By Heather Fitzmorris
Office of Integrated University Communications
UC Denver is showcasing Colorado’s rich Hispanic history through a collection of photos and three influential films. The Center for Colorado and the West at Auraria Library began an extensive program that aims to expand the knowledge of Hispanic history.
The Auraria Campus began the Center for Colorado and the West (CC&W) at Auraria Library in 2009 when it became apparent that there were few resources available to supplement the education of Hispanic history. Since then, there have been great efforts made to grow the knowledge of Hispanic history, as well as pursue ways to incorporate the information into the educational experience offered at Auraria.
To preserve the history of Colorado’s Hispanic population and create opportunities for the community to gain knowledge of local Hispanic history, UC Denver has collaborated with the Denver Public Library to expand their photographic collections. There are now more than 100,000 images on Colorado and the West, and only a small portion of those involve the Hispanic populations.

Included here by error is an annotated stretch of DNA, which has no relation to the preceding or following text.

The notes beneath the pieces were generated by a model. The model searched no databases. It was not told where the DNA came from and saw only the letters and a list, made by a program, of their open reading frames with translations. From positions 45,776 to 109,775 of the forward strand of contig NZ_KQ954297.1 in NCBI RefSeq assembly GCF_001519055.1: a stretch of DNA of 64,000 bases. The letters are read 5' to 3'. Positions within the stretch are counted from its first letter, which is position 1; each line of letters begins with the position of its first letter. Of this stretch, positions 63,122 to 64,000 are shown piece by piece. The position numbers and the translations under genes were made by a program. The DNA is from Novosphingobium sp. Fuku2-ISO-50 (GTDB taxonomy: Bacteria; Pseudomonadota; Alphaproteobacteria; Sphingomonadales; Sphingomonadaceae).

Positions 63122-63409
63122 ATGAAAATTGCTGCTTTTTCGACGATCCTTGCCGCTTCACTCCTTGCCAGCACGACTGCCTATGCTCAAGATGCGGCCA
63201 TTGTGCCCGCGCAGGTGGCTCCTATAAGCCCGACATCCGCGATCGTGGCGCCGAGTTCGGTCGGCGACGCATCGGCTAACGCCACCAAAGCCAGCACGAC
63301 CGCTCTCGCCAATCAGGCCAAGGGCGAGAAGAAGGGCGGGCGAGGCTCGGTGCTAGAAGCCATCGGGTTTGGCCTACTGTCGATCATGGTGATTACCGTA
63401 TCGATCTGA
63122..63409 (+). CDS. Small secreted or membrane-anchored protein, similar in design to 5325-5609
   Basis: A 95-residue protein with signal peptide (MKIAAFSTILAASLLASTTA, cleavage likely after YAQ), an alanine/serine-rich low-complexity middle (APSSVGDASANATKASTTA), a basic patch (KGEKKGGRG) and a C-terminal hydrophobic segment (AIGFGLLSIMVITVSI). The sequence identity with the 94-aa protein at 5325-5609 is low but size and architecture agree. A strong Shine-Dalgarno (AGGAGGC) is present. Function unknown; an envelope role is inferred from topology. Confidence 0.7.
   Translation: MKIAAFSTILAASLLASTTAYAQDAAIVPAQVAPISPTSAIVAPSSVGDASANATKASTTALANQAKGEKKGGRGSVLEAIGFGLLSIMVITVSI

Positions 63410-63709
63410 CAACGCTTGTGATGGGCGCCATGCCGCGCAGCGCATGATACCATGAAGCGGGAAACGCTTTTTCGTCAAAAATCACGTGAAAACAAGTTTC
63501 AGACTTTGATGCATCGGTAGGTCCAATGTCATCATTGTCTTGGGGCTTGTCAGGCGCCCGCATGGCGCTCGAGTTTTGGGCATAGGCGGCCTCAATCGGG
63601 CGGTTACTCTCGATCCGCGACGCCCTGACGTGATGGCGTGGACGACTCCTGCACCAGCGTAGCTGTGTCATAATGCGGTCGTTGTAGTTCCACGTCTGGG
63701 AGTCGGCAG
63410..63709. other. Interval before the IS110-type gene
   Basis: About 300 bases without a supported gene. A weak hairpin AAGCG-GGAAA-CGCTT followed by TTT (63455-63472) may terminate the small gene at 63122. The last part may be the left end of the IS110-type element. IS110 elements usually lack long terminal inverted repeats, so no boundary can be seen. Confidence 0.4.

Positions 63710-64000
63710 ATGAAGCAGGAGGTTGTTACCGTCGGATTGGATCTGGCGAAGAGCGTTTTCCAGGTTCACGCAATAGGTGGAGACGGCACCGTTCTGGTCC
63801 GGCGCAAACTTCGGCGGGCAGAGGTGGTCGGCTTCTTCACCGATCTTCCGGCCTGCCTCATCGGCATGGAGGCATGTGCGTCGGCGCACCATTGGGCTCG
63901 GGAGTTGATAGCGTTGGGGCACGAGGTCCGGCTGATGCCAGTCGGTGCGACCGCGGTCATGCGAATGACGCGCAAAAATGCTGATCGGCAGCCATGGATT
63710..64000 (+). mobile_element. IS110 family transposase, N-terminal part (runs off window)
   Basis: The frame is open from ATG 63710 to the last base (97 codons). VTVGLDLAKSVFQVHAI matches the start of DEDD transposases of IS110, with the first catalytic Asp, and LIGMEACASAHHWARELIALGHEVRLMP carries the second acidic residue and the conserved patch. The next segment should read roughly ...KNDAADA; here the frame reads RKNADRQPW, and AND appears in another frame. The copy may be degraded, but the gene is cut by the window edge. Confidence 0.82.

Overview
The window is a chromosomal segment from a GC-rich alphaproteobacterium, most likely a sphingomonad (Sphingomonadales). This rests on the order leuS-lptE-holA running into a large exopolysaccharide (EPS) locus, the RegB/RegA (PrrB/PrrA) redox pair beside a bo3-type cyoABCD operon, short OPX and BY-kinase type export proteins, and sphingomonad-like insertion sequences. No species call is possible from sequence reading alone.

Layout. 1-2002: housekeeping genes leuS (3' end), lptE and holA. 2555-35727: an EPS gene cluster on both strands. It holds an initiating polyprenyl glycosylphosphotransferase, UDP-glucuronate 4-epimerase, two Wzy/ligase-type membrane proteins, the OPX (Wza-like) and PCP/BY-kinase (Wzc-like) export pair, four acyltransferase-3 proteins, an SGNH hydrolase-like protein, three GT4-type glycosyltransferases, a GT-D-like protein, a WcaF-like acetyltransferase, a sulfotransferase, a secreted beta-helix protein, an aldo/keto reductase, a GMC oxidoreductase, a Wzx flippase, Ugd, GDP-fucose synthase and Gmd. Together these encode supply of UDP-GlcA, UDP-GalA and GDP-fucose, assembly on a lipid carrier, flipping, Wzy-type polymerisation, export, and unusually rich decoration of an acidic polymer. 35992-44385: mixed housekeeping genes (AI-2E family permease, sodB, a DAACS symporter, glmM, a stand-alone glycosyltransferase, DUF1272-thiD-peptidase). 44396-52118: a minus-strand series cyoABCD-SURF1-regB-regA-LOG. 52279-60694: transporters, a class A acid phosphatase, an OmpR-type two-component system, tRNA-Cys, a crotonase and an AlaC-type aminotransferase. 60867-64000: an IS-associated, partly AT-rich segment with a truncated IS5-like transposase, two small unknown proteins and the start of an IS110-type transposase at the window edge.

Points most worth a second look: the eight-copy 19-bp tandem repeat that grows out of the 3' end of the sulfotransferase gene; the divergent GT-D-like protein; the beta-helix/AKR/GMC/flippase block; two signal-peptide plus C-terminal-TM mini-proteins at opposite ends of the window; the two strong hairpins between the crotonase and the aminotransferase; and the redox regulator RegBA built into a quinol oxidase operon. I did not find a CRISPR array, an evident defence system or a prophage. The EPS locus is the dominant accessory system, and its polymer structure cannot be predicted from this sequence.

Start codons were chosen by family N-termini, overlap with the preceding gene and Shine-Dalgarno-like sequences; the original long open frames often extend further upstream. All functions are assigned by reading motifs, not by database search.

“We want people to be aware of the 500-photo collection that characterizes the Hispanic experience. This project also gives students the opportunity to contribute unique digital pieces for Colorado and the Rocky Mountain area,” said Mary Somerville, university librarian at Auraria Library and co-director of the CC&W.
The photo project has spiked interest in other areas as well. There have been videos created to spread awareness of the valuable history found in the photos. In order to create these, CC&W has partnered with the College of Arts and Media at UC Denver to allow the students to be involved in both research and interpretive aspects of the project.
Somerville also feels this project will have a great impact on education. “In the years ahead we can anticipate that the multiple stories that comprise the history of the West will increasingly be represented in school textbooks. Then, in culturally diverse classrooms around the state, every child will feel encouraged to voice their particular stories and express their specific perspectives. Well educated high school graduates predict well educated college graduates who can effectively engage in the community and civic life,” said Somerville.